After months of assessing future sales prospects for the MD-11 jetliner, Boeing Commercial Airplane Group (BCAG) has determined that there is not sufficient market demand to warrant continued production beyond the current order base. Consequently, MD-11 production will be phased out with the delivery of orders now on hand, with the last delivery scheduled for February 2000.
As of April 30, 1998, there were 22 commitments for MD-11s, including firm orders, options and reserves.
"Despite our best marketing efforts, it became clear to us that there simply was not enough customer interest in either the passenger or freighter versions of this airplane to justify keeping the production line open," said BCAG President Ron Woodard.
"Since our last MD-11 market forecast in November, demand for new MD-11 passenger and freighter aircraft has declined," Woodard said.
The decision to discontinue MD-11 production at the end of the current order base will not result in a separate "special charge." Certain MD-11 program asset and liability valuation adjustments, however, are expected to be included in second-quarter operating earnings.
"We will now turn our attention to completing production of the airplanes on order with the high quality our customers expect; and we will continue to provide world-class support to all MD-11 operators as long as the airplanes are in service," Woodard added.
Approximately 3,750 Boeing employees work on the MD-11 program. About 3,000 employees work on the program at Long Beach and 600 employees manufacture MD-11 wings at the facility in Toronto, Ontario. Another 75 employees in Salt Lake City and 75 employees in Melbourne, Ark., also support the program.
"I realize this is a painful decision for the many employees who have worked long and hard on the MD-11," Woodard said. "We will be producing the airplane for another 18 months and we'll use that time to explore opportunities for alternative work for these employees. But ultimately we will have to lay off employees for whom we do not have work."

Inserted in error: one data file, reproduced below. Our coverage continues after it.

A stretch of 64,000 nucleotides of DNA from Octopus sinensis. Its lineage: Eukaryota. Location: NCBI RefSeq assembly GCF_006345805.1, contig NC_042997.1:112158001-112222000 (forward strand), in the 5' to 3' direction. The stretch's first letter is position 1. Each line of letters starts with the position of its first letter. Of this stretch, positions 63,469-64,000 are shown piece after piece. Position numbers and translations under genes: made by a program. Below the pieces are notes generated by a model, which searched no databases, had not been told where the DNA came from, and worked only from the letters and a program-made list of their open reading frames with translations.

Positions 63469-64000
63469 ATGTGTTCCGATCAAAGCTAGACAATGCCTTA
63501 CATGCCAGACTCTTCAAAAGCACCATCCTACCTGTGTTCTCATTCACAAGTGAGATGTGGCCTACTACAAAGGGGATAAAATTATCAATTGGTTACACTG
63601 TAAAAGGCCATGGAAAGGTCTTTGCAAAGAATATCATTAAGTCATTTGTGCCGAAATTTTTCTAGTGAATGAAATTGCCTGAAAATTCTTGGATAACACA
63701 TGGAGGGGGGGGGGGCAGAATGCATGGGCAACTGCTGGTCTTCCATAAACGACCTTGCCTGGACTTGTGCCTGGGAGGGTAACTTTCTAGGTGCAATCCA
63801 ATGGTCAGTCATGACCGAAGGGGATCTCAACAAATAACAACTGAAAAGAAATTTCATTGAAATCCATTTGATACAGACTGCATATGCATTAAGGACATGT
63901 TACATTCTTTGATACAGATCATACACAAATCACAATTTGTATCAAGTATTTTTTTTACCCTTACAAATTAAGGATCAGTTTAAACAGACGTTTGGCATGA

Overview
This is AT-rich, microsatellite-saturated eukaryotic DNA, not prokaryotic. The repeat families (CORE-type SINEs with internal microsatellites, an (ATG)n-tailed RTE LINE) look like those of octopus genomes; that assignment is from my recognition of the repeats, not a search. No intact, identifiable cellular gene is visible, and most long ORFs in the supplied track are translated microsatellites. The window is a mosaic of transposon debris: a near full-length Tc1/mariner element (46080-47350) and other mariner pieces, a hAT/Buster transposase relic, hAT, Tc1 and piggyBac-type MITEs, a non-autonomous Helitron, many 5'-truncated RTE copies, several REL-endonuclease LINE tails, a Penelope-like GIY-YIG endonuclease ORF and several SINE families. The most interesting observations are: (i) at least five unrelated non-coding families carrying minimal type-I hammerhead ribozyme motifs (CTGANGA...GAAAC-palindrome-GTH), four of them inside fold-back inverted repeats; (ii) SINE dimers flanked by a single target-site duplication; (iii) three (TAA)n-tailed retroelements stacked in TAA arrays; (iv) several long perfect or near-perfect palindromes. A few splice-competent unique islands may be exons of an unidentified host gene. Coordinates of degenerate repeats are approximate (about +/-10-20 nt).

Last November, BCAG announced the phase-out of the MD-80/MD-90 twinjet program, with final delivery scheduled for January 2000.
"This MD-11 announcement is not a signal that we are closing the Long Beach facility," Woodard said. "We have a skilled and experienced workforce there and our newest airplane - the 717 - will roll out of the Long Beach factory next week. We're also using the facility for finishing work on 737s. In addition, we're considering establishing a Next-Generation 737 production line there to assemble Boeing Business Jets, 737-700Cs and perhaps other versions of the airplane."
The majority of the employment impact on the MD-11 program in Long Beach will not be felt until mid-1999. Other sites and external suppliers that support the program will begin feeling the impact earlier.
Woodard said the company intends to place additional work at the Salt Lake City facility, but has not determined the final work package for the plant. He also said the company is looking at the possibility of placing additional temporary work in its Toronto, Ontario facility. The company is reviewing its options for the Melbourne, Ark., facility but has not made any decisions.
The company announced earlier this year that it intended to transfer in excess of 1,000 employees who perform customer support and other functions at Douglas Products Division from Long Beach to the Seattle area. Woodard said that BCAG has since decided not to relocate most of those employees at this time in order to minimize cost and disruption. Consequently, BCAG will continue to provide customer support for MD-series aircraft from Long Beach.
The MD-11 was launched in 1986 and completed its first flight on January 10, 1990. The aircraft entered service in December 1990. As of April 30, 1998, 178 MD-11s had been delivered in four versions: passenger; freighter; convertible freighter; and "combi." Prior to that, 446 DC-10s - the predecessor to the MD-11 - had been delivered, including 60 to the United States Air Force as KC-10 tanker/cargo aircraft.